Dinner at Archetype with a nice Goldeneye pinot.
Since I have been back in Saint Helena for 2 days after being stuck in the mountains for a month, I have been eating my way through town. One of my favorite dishes is duck breast and one of my favorite preparations for duck breast is at the restaurant Archetype at the north end of Saint Helena.
I’m fairly new to duck. I had never tried duck until we moved to the Napa Valley. Phoenix isn’t exactly a culinary hub for fine dining. When I tried it on a whim, I realized it could possibly be one of my favorite and versatile proteins. I usually prefer the leaner duck breast to duck confit (with exception of the duck confit risotto that Tra Vigne used to have). Since duck goes well with lighter reds, I chose to bring the 2012 Goldeneye Anderson Valley Pinot Noir Split Rail Vineyard. It’s still bolder for a pinot but I figured it would pair nicely with the duck.
Usually, when I go to Archetype, I sit at the bar for happy hour. They have a great happy hour and it lasts an hour longer than most in town (5pm-7pm). Instead we reserved a dining table at 6pm and chose to eat inside rather than the screened patio. The restaurant has a nice farmhouse feel in the decor with a hint of a Cape cod feel. We decided to order drinks while the pinot noir chilled.
I asked what corkage was for locals and the waiter replied “25 dollars”. This seemed very pricey based on the fact that there are about 10 restaurants in town with free corkage for locals. Since I usually sit at the bar, I didn’t realize that this was the case. I probably won’t bring another bottle in.
I ordered a Kir Royal. They didn’t have the classic Creme de Cassis and they also use Prosecco instead of champagne (or sparkling wine if you’re not in France). My husband ordered a classic Manhattan which is one of his favorites. We decided to order a starter and we selected the Roasted Fig Salad from the Spring Harvest section of the menu.
Our starter arrived at the table very quickly. It was plated beautifully. On the bottom of the plate was a blood orange yogurt base topped with black mission figs, eggplant, watercress and a pistachio baklava (unfortunately I can’t have the pistachio baklava so we had them put it on the side. I did add it back for the photo.) The eggplant and the figs were a nice contrast. I’m not really a big eggplant person but this was really rich and meaty with a smokey undertone. The figs were bright and acidic with a nice sweetness and the yogurt added a nice creamy taste to the dish. The watercress added a tangy crunch. I would highly recommend this salad as a starter. It would have been nice to try the Goldeneye Pinot with the salad to see how things would have paired up.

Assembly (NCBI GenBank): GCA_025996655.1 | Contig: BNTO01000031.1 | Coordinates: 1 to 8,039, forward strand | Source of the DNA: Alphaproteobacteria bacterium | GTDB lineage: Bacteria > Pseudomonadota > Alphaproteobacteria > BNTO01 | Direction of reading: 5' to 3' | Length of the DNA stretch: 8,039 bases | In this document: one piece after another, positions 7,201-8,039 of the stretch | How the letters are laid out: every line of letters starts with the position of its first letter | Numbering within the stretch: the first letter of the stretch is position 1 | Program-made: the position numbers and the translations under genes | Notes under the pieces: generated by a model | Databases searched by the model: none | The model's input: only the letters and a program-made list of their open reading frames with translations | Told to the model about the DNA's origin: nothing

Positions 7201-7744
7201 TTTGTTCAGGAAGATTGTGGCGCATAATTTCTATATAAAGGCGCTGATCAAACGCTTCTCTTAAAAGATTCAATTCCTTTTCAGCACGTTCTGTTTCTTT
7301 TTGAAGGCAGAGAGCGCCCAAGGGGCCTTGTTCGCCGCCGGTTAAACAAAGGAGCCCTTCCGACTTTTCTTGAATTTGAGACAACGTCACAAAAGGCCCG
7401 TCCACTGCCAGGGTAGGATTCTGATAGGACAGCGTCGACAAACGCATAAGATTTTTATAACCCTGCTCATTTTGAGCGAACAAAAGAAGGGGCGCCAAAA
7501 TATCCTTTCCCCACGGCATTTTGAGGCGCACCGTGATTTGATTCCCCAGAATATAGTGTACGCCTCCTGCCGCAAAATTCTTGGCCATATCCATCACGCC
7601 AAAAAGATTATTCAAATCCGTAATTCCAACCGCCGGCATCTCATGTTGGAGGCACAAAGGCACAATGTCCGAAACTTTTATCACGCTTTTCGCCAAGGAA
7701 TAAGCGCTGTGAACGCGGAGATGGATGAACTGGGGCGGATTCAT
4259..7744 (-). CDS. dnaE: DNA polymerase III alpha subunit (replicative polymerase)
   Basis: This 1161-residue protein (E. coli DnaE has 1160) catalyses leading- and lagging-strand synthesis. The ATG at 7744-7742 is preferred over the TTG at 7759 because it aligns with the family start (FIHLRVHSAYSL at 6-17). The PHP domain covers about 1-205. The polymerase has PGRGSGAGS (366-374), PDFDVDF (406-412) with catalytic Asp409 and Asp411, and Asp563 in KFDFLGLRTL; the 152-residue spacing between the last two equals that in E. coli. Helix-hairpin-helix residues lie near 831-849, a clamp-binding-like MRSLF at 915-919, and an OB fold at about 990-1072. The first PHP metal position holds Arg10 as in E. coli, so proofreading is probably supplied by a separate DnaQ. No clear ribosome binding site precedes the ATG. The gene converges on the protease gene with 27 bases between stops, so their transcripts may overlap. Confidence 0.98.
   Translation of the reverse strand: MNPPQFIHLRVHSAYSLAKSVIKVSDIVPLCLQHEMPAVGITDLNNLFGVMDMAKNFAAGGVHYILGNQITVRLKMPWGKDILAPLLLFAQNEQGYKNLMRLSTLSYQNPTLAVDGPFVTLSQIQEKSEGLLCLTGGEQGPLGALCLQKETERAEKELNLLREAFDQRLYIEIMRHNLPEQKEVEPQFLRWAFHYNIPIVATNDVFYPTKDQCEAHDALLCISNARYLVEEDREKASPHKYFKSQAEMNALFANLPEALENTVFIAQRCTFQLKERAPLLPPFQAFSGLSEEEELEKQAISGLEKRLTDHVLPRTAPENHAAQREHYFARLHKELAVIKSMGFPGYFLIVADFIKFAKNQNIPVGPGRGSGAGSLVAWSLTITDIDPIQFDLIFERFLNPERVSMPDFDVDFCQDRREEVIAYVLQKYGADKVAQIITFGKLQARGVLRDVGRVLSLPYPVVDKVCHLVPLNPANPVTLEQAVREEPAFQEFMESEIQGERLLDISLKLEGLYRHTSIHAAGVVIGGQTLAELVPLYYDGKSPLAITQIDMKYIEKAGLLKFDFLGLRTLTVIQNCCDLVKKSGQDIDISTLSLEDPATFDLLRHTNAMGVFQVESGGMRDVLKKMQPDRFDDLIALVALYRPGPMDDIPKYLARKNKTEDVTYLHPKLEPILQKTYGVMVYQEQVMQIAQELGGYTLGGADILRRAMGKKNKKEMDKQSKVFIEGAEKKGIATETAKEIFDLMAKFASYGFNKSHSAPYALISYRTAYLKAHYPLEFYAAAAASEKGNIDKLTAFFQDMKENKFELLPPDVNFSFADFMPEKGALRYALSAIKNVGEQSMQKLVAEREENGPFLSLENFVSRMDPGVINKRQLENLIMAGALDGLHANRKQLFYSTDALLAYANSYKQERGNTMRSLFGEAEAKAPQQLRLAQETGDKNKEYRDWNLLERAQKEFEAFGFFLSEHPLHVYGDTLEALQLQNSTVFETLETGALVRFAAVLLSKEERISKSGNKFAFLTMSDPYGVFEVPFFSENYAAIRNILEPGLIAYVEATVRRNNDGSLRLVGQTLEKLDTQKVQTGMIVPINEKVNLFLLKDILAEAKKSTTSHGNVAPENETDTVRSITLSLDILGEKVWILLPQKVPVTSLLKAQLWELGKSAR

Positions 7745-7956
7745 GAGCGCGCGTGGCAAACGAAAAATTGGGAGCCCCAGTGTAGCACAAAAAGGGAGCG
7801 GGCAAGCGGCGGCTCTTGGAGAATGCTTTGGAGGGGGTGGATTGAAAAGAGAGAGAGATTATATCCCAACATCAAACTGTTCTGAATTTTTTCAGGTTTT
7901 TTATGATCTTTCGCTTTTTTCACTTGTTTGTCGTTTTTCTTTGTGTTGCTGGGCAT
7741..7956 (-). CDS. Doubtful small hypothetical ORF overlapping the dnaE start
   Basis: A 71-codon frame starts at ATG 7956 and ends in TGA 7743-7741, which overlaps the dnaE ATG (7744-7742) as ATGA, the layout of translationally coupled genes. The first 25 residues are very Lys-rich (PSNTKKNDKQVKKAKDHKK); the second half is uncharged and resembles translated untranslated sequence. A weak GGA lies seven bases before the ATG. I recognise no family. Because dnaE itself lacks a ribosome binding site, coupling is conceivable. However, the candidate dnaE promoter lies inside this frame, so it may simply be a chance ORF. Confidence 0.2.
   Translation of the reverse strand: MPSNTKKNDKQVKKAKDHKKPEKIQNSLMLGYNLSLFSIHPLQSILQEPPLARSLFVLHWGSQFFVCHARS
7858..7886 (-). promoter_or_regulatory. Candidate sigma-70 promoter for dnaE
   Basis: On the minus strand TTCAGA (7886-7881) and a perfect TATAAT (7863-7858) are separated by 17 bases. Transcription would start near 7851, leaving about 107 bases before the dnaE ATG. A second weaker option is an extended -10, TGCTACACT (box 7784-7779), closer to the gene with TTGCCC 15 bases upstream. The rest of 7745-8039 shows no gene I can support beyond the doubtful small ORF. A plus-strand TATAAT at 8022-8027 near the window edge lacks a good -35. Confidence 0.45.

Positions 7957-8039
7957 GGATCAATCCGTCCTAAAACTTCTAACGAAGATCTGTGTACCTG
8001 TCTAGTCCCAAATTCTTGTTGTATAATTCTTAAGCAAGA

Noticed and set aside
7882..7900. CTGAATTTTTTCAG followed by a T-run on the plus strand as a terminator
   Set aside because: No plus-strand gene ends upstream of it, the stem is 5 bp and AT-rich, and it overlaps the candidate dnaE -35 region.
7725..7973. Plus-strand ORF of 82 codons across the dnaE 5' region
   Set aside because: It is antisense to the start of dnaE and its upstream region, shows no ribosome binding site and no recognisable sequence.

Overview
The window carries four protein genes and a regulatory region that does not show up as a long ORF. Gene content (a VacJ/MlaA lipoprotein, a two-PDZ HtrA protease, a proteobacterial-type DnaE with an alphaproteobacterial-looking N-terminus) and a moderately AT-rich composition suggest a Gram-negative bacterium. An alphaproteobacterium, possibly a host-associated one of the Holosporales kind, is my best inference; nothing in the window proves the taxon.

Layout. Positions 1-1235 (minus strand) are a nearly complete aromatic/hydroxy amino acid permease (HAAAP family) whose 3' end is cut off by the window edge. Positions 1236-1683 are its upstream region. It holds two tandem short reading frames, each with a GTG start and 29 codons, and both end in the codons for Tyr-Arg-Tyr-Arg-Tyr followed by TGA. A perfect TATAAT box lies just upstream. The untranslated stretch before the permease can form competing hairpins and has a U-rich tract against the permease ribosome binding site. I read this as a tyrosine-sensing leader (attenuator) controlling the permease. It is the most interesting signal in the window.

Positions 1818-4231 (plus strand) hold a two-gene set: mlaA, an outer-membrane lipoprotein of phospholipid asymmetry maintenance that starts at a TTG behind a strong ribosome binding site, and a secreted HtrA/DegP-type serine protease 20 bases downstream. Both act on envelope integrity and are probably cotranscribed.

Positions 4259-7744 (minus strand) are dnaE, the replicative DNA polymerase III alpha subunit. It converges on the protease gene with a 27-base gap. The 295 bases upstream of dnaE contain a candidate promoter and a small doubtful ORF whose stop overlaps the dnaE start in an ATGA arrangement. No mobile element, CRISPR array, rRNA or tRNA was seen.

Next came the 2012 Goldeneye Pinot. Goldeneye is located in Anderson Valley, north of Napa about 2 hours. It is known for its pinot noirs. Goldeneye is by far one of my favorite pinots and its sister vineyards, Duckhorn and Paraduxx, are located in Napa Valley. You can try Goldeneye wines at Duckhorn if you don’t want to make the long winding trek to Anderson Valley. The Split Rail Vineyard Pinot is relatively new to the Goldeneye Portfolio. It spans both the warmer and cooler sections of the valley so the flavor profile is broad. Goldeneye states flavors of black tea, dark fruit and berries, black pepper, herbal spice and root beer.
I probably should have cellared it a few more years but I was eager to taste a single vineyard Goldeneye since they usually go straight to the cellar for an extensive amount of time. When the waiter opened it and poured the first taste, it had that distinct funk that you get in a heavier pinot noir. It had a lot of dark fruit and and berry notes. Unfortunately this could have sat for a few more years before it would hit its peak and my impatience in opening it showed a high level of acidity . It was still a very vibrant wine.
My dinner consisted of Liberty Farms duck breast, corn griddle cakes, preserved chanterelle mushrooms and a cherry salad. The duck was cooked a perfect medium rare and the maple flavor on the griddle cakes with corn complemented the duck nicely. I could have easily eaten this for breakfast. The cherries gave it the sweet and sour aspect that worked in harmony with the dish but probably overpowered the wine in general. If you are going to pair a wine with a dish that you have had many times, it is good to keep in mind every ingredient that is in the dish. It only took a couple cherries in the entrée to change the flavor profile of the wine. I think that the cherries coupled with the young pinot made this an okay but not optimal pairing.
Food and cocktails are amazing at Archetype. And, while I feel like the under-staffing needs to be addressed and there should be at least a discount for locals on corkage, the elevated dishes and cocktails make this a must try in Saint Helena.